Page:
The colors of red wine: the whole color palette
The dress of a red wine is full of nuances . Examining it by tilting our glass opens up beautiful discussions around its color and the notes of the wine. Do you know how wine gets its beautiful color? You've always wondered, so here we go, we'll shed some light on the subject.
Winemaking: what gives color to red wine
After the harvest, comes the vinification of the wine. When the grapes are pressed , it is the color of the grape skin , the tannins and the maceration time of the must in the juice that will define the color and aromas of the wine. White grapes give white wine (or even orange wine), and black or purple-red grapes mostly give red or rosé wines.
The pellicular film which is on the skin of the grape is filled with pigments which color the wine when the juice macerates. These pigments are called anthocyanins . They are naturally present in vine leaves and dissolve in water. They are the ones that give color to the juice when the skins macerate during vinification.
However, it's not just the color of the grape that plays on her dress. Indeed, a black or purple grape can give a white wine because its flesh is white. And if the skins, which are colored, do not remain in contact with the juice during vinification , the wine will be white. This is for example the case of certain “blancs de noirs” champagnes , which means that the champagne is made from black grapes that have not macerated in their skins.
For white wines, fermentation plays an important role in the color of the wine when it is tasted. During this process, the sugar is transformed into alcohol thanks to the yeasts present on the skin of the grapes. The more sugars there are (in the grapes that produce sweet to syrupy wines), the thicker and golden yellow the wine will be. Conversely, the drier the wine, the more its color will be pale yellow. Dry wines have a certain acidity on the palate, freshness and minerality, especially for Alsace wines.
For rosé, the must macerates in the grape juice for a few days in barrels , barrels or vats . After a few days, a saignée rosé , which is generally very colorful, can be drawn from the bottom of the vat, or a pressing rosé , a method which consists of pressing the grapes directly 2 or 3 hours after crushing. The pressing rosé is rosé is light and pale.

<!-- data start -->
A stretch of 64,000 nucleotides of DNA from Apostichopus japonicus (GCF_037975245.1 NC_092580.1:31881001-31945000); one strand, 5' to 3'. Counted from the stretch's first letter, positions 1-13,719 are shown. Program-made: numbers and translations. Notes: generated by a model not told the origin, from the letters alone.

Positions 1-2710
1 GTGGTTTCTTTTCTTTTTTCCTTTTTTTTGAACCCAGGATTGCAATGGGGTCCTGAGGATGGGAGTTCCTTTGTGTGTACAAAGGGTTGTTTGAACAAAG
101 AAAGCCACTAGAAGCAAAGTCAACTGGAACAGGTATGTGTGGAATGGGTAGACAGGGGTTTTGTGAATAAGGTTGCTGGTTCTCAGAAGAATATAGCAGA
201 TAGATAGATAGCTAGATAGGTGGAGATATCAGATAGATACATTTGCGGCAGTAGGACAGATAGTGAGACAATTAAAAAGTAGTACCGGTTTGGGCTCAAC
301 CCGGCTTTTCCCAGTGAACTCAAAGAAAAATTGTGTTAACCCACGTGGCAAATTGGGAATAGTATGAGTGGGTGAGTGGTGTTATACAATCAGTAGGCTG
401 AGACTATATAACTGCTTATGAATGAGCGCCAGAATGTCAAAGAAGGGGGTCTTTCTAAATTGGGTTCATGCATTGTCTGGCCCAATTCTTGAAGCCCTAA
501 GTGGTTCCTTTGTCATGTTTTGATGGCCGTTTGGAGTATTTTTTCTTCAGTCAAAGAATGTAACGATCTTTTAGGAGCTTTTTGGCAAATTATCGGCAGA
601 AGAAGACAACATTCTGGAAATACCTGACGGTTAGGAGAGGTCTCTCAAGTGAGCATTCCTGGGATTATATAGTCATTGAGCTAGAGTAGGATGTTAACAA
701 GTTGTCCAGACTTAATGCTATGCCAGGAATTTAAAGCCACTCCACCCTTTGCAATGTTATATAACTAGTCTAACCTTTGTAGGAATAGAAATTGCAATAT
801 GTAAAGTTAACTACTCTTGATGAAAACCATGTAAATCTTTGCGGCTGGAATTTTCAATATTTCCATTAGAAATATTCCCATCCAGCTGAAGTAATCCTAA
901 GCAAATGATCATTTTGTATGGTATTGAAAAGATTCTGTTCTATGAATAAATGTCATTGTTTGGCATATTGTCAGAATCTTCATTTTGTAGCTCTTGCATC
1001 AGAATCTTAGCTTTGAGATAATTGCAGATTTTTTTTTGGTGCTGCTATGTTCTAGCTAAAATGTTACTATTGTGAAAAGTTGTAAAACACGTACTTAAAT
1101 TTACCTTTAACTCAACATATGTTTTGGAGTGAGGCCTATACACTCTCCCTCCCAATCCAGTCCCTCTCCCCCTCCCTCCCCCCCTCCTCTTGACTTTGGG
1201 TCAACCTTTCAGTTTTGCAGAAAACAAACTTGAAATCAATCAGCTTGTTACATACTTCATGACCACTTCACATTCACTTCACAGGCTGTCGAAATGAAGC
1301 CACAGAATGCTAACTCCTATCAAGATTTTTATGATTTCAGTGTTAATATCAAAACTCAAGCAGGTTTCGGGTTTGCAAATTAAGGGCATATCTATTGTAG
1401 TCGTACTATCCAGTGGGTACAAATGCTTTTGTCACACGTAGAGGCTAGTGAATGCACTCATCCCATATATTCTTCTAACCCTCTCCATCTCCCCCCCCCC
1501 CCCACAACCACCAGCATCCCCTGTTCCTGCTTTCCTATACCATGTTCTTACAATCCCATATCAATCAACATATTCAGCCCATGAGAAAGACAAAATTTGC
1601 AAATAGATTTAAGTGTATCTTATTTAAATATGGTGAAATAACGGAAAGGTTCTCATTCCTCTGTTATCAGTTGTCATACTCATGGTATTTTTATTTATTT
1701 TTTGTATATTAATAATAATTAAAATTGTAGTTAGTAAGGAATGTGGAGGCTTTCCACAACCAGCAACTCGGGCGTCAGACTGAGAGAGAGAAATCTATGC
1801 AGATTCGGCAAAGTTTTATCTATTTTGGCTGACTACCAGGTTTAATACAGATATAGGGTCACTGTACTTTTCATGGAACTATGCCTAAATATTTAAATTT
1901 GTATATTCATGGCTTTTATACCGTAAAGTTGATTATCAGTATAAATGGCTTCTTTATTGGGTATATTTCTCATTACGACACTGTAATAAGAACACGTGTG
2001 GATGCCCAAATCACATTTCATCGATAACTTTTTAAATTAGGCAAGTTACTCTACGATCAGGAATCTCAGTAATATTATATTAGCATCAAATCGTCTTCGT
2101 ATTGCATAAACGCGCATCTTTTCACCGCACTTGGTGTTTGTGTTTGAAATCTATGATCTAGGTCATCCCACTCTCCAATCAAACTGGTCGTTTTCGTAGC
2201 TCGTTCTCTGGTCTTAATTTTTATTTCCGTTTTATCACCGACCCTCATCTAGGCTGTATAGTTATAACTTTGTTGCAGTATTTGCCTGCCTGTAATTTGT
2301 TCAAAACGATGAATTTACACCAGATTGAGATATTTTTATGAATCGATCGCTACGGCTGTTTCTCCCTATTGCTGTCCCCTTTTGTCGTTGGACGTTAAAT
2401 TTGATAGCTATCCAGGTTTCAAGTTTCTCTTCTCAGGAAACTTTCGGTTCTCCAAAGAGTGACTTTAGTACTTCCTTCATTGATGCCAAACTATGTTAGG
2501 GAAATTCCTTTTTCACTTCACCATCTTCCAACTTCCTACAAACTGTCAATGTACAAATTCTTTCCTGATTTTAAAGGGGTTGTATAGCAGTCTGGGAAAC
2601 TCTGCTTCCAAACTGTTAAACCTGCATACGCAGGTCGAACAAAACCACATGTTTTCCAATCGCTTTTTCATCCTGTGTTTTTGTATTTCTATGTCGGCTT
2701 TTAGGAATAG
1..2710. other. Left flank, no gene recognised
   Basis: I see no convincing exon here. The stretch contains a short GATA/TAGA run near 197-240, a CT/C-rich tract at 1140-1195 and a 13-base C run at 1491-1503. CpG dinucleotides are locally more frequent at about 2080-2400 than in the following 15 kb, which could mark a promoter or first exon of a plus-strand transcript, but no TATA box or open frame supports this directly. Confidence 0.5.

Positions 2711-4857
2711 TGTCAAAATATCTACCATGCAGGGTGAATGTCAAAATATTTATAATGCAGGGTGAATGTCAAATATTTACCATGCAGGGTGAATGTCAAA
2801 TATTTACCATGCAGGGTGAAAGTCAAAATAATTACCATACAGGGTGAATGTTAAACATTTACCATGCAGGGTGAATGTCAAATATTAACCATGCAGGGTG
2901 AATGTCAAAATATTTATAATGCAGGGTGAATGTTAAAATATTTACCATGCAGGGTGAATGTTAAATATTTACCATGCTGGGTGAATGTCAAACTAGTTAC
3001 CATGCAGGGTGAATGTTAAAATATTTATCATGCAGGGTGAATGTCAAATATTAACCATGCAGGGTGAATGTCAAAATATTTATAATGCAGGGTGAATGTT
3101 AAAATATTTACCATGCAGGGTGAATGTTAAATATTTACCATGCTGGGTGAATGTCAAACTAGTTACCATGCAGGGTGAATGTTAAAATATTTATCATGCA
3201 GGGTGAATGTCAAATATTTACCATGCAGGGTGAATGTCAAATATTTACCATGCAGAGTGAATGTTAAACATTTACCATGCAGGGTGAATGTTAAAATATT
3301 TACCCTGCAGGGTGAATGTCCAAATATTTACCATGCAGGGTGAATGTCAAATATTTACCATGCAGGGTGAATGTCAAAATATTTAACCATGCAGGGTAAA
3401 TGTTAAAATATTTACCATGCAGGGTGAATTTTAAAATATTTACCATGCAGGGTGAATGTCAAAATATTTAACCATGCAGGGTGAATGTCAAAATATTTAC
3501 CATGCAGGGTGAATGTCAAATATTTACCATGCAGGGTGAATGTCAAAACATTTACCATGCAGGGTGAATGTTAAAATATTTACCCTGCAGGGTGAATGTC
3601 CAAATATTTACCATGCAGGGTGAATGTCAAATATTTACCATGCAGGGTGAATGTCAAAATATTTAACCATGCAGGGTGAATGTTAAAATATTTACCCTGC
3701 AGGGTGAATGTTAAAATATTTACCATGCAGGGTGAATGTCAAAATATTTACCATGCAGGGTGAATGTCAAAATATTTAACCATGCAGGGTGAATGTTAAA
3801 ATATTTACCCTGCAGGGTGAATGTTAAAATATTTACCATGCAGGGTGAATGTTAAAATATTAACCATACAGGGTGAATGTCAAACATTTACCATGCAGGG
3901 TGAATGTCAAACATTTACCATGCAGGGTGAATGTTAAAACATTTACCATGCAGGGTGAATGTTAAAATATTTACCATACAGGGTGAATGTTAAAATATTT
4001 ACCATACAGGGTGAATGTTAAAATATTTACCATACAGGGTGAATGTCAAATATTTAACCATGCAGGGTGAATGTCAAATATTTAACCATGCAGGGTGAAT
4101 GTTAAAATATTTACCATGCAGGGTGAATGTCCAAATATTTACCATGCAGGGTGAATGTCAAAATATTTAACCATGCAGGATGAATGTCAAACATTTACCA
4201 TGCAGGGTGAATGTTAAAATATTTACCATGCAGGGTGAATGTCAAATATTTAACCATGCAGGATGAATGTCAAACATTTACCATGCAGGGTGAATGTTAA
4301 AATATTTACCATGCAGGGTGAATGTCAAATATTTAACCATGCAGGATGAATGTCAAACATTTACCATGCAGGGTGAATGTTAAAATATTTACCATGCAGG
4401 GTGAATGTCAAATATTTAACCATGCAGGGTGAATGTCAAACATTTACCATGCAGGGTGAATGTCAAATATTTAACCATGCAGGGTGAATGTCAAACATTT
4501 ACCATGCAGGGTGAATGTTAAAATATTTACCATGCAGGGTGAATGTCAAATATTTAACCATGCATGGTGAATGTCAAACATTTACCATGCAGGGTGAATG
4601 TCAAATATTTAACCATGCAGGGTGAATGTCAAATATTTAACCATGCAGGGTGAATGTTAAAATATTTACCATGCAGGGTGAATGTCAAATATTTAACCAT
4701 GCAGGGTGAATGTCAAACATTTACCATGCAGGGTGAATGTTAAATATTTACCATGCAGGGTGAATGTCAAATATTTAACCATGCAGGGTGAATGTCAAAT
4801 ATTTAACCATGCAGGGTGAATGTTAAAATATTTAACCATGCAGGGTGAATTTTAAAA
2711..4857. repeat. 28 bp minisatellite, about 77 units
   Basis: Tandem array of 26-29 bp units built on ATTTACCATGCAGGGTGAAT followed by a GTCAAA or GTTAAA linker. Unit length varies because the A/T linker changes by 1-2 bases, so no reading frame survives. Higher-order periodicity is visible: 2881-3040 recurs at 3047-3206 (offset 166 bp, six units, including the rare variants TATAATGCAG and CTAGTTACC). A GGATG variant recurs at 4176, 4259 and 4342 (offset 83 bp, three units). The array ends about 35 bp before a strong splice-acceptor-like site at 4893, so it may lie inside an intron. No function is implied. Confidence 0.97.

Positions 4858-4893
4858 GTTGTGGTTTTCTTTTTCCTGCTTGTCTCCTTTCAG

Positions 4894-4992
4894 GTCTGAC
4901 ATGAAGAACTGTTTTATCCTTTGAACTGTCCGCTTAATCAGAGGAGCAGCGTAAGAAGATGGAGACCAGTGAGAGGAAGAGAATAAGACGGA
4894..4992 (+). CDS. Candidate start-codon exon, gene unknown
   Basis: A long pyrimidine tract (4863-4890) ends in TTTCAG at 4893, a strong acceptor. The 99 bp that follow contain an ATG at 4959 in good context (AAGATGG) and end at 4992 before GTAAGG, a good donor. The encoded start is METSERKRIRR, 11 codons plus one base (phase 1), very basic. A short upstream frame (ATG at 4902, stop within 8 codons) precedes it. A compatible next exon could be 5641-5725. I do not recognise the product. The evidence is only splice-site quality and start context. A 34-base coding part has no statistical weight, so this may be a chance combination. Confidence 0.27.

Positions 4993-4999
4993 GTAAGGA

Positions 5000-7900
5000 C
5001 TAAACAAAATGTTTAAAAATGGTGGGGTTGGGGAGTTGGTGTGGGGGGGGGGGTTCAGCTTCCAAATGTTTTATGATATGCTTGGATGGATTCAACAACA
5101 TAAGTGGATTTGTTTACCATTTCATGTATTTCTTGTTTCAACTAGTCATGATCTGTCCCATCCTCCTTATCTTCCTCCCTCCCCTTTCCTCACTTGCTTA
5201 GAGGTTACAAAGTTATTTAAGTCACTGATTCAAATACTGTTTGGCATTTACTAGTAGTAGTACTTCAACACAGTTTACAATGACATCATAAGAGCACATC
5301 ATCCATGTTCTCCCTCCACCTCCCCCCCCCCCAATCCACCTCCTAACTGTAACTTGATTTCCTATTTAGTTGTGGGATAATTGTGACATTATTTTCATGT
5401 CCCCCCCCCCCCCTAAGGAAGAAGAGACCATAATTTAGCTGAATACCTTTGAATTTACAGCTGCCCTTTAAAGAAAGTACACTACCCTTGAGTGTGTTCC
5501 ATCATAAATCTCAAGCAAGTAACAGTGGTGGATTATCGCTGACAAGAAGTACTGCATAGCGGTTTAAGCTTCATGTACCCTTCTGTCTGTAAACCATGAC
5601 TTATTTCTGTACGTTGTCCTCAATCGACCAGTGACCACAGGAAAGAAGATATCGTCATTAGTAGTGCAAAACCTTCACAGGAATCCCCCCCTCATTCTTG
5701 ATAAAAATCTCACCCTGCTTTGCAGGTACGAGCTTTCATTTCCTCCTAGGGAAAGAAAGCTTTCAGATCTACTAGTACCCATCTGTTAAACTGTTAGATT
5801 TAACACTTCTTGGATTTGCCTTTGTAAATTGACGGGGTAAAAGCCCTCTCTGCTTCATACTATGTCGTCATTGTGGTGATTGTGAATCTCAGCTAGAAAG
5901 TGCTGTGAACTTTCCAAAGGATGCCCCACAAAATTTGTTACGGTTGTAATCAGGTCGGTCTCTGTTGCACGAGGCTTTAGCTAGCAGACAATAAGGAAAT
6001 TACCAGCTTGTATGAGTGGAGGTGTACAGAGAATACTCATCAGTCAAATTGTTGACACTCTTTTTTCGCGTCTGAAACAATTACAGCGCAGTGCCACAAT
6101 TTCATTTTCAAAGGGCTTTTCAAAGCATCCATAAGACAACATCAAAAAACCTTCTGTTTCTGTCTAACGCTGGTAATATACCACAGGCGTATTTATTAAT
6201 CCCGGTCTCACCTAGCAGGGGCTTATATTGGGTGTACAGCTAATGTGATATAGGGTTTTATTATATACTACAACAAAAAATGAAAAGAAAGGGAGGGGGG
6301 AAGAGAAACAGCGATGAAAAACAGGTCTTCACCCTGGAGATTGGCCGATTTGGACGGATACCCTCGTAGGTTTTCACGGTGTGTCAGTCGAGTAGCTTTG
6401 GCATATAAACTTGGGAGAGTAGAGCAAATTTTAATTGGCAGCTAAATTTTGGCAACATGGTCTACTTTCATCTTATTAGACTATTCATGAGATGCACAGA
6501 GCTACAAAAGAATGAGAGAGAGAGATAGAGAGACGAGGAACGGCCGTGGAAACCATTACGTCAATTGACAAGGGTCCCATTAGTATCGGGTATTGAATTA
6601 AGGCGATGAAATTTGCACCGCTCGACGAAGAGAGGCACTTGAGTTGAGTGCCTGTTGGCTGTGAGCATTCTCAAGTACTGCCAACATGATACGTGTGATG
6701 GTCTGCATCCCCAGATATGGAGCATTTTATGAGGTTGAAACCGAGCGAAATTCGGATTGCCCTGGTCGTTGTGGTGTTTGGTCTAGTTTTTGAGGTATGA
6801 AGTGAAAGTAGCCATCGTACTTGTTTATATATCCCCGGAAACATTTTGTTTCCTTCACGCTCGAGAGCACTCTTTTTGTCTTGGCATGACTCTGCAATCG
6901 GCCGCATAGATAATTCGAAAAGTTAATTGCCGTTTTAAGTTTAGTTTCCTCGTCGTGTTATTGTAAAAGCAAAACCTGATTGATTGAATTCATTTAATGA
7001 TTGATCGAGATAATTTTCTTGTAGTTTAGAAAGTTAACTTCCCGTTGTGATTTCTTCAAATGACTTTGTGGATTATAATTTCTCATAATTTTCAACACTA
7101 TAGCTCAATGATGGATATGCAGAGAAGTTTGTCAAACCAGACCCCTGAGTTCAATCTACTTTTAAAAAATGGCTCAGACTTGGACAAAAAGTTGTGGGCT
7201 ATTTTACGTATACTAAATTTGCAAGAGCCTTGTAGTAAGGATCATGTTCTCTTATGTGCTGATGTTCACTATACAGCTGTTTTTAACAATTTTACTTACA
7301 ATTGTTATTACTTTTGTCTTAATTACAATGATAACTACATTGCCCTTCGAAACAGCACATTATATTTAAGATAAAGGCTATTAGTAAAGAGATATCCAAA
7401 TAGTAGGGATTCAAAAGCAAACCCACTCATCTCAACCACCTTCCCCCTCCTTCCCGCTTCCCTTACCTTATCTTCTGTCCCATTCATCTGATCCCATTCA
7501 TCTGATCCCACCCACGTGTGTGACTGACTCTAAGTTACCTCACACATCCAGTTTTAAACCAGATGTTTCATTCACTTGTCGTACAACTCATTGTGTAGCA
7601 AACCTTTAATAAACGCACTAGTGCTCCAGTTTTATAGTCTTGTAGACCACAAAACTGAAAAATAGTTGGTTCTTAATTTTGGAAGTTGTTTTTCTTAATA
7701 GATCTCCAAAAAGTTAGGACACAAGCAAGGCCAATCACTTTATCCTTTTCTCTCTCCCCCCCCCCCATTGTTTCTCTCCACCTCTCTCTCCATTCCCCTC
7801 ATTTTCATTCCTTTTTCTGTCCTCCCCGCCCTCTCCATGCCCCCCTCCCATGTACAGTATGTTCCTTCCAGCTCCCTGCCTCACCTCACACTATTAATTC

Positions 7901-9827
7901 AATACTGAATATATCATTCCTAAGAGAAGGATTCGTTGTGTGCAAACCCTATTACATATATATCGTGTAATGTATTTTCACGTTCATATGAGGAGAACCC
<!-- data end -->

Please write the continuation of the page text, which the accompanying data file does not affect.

The range of red wine colors from one appellation to another
The color of a red wine can range from raspberry to tiled orange . You can taste a red wine with a violet , garnet , purple or ruby red color . This color can turn towards brick orange depending on the aging of the wine.
Raspberry or purplish red
Very young wine
1 to 2 years
3 to 5 years
8 to 15 years old
More than 15 years
The type of grape variety also affects the color and intensity of the color of the wine. For example, a Burgundy wine made from the Pinot Noir grape variety will always have a color in shades of purple and an aromatic finesse with hints of cherry . And a very fruity Côtes-du-Rhône in Syrah , has a very voluptuous, opaque color and a beautiful tannic structure like Cabernet , a grape variety mainly used for Bordeaux AOC crus .
The climate in which the vines evolve also plays a role in the color of the wine: the sun, the altitude, the temperature, the inclination of the different parcels of vineyards , etc. These are all the characteristics that will give the wine its typicality . The aging and aging of the wines also have an impact on the colour, which will evolve over time.
From the vine to the cellar , the winegrowers cherish their grapes to make delicious nectars. Once the wines have matured, for certain cuvées, they make blends of different grape varieties, which will have an influence on the color of the color of the wine. Once the blends are made and bottled, it's time for tasting in your favorite cellars!
To summarize, the color of red wine is related to three factors: its grape variety(ies ), the maceration time of the grape skins in the juice, and the age of the wine . For white wine, its color depends on its grape variety (ies ), fermentation and age . For rosé, the color depends on its vinification method: bleeding or pressing, and the grape varieties used.
With the team, we invite you to learn a little more about these regions and appellations by reading our articles on the wines of the following different appellations:
Vaucluse organic wines
Mediterranean organic winesOrganic Côtes du Rhône wines